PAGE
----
Blackberry Farm – I had the luxury of sitting next to Sam and Mary Celeste Beall on Thursday night and was struck at their deep knowledge of this farm and understanding of the ultimate Farm-to-Table experience.

The Blackberry Farm Cookbook – on the inside flap – says it best: “In the foothills, you don’t eat to eat, you eat to talk, to remember, and to imagine what you will eat tomorrow.” The book is lush with photographs of the estate, the kitchens, the gardens and luscious Farm-to-Table recipes.

While talking about the upcoming weekend, Sam and I spoke about the biscuit making classes (see below) and he asked me, “Butter or Lard?” This was just about the best question I have ever been asked over a five course dinner – with wine parings. You just have to love a man who understands the true essence of good bread. I laughed and replied, “Butter.”

Friday morning, the Blackberry Farm Chef Team of Josh Feathers, Adam Cooke and Joseph Lenn offered a Cast Iron Skillet demonstration – which I unfortunately missed – but came home with the following recipe by Chef Josh Feathers which I am going to make and then bake in my cast-iron:

Buttermilk Mashed Potatoes **Courtesy of Taste of the South notepad so generously supplied for all our cooking and tasting notes!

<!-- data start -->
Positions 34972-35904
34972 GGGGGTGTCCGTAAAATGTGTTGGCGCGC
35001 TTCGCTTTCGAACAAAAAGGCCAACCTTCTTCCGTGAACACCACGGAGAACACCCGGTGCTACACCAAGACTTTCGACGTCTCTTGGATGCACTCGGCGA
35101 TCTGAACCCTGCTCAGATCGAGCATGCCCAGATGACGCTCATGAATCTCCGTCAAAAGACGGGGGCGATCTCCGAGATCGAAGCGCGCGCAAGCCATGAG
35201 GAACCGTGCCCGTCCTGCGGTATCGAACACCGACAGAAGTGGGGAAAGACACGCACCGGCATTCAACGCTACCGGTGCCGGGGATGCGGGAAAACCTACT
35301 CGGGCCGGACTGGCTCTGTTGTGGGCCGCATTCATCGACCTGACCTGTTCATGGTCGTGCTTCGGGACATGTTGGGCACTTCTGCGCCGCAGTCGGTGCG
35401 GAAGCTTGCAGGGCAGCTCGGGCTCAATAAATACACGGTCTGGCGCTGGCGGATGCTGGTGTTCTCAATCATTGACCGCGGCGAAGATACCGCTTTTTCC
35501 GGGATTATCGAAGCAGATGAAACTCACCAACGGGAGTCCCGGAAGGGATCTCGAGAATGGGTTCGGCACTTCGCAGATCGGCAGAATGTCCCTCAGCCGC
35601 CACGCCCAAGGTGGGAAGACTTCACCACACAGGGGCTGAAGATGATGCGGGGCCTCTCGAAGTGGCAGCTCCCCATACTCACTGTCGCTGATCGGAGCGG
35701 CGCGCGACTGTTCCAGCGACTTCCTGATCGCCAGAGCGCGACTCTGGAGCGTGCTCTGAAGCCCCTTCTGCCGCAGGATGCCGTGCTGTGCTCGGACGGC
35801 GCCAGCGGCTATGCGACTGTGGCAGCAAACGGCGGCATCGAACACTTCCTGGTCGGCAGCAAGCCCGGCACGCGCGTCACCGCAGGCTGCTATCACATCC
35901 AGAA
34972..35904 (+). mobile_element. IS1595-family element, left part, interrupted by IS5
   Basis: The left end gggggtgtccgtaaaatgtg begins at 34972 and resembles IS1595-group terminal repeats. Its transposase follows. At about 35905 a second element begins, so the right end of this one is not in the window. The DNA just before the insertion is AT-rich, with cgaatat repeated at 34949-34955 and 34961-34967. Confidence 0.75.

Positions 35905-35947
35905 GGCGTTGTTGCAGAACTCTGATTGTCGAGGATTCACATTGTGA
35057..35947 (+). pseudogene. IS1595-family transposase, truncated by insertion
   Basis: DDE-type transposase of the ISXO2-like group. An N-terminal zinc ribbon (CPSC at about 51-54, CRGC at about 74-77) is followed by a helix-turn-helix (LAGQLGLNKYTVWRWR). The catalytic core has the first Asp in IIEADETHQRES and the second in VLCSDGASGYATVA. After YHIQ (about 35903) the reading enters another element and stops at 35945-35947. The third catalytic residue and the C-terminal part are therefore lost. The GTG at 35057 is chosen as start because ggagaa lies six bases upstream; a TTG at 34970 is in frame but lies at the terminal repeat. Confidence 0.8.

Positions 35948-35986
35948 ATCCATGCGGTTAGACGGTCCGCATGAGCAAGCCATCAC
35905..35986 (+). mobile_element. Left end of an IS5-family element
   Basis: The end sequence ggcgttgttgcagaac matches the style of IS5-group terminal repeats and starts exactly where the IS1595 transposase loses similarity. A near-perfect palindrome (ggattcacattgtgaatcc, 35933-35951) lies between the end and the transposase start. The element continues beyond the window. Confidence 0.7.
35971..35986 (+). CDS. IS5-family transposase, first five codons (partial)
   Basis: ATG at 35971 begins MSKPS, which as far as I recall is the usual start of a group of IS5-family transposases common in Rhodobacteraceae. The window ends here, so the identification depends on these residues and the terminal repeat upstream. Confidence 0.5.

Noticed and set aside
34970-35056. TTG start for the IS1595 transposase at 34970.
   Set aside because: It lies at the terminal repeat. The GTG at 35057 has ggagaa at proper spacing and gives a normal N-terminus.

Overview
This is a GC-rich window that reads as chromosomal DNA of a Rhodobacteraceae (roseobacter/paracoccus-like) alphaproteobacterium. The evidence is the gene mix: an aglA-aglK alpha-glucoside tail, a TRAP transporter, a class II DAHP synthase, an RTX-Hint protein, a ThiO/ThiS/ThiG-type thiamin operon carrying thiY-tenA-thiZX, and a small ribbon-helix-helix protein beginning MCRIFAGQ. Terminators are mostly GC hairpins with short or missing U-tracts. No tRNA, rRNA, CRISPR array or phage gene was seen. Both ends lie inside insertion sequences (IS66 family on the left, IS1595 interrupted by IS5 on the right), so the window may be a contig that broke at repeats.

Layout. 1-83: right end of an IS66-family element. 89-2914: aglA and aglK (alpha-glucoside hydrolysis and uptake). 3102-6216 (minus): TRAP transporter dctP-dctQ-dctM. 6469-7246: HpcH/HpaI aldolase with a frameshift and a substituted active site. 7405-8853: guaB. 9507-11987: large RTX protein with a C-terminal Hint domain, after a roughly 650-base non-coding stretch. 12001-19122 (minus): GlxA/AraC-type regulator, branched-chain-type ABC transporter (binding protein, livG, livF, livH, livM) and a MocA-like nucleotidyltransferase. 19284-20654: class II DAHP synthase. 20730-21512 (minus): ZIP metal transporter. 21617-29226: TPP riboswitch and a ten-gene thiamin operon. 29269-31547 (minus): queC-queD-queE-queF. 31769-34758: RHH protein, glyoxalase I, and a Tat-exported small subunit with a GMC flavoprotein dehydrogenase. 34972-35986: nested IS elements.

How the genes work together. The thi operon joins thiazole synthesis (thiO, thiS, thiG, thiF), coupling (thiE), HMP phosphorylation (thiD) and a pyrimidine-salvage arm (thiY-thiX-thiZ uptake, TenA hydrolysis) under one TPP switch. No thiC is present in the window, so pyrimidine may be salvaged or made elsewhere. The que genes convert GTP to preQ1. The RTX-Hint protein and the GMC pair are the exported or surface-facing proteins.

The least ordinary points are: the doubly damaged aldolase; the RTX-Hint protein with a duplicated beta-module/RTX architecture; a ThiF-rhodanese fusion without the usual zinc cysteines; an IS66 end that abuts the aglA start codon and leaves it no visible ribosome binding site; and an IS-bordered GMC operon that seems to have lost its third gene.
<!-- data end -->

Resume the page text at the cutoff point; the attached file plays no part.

3 pounds red bliss potatoes 6 ounces butter 10 ounces buttermilk half & half – as needed Kosher salt – to taste 1/4 teaspoon black pepper

Simmer potatoes until tender. Strain and dry in 300 degree oven for 15 minutes.

Run potatoes through a food mill with medium die to mash. Stir in remaining, heated ingredients. Taste for seasoning.

Note: Those of you who are new to cast iron, NEVER wash your pan with soapy water. Clean your skillet first with a handful of kosher salt then rinse in warm to hot water and dry thoroughly. I learned this from Angie Mosier while working on Alabama Studio Style.

. Continue reading

WORD OF THE DAY: COLLECT.

Word of the Day: Collect.

Today I am collecting my thoughts.

Collect –verb.:

1.    To come to a collected attitude:
She collected her thoughts.
2.    To gather; assemble:
The studio staff collected together.
3.    To accumulate: Rain water collected in the barrel.
4.    To regain control: She took a day to collect herself.
5.    To make a collection of:
She has a collection of the beautiful garments.  

LIFE DOESN’T FRIGHTEN ME

Maggie’s favorite poem/book of the decade (well…moment).
She says to me this morning, “I like a scary movie.”

Life Doesn’t Frighten Me

By Maya Angelou with paintings by Jean Michelle Basquiat

Shadows on the wall
Noises down the hail
Life doesn’t frighten me at all
Bad dogs barking loud
Big ghosts in a cloud
Life doesn’t frighten me at all.

Mean old Mother Goose
Lions on the loose
They don’t frighten me at all
Dragons breathing flame
On my counterpane
That doesn’t frighten me at all.

I go boo
Make them shoo
I make fun
Way they run
I won’t cry
So they fly
I just smile
They go wild
Life doesn’t frighten me at all.

Tough guys in a fight
All alone at night
Life doesn’t frighten me at all.
Panthers in the park
Strangers in the dark
No, they don’t frighten me at all.

That new classroom where
Boys pull all my hair
(Kissy little girls
With their hair in curls)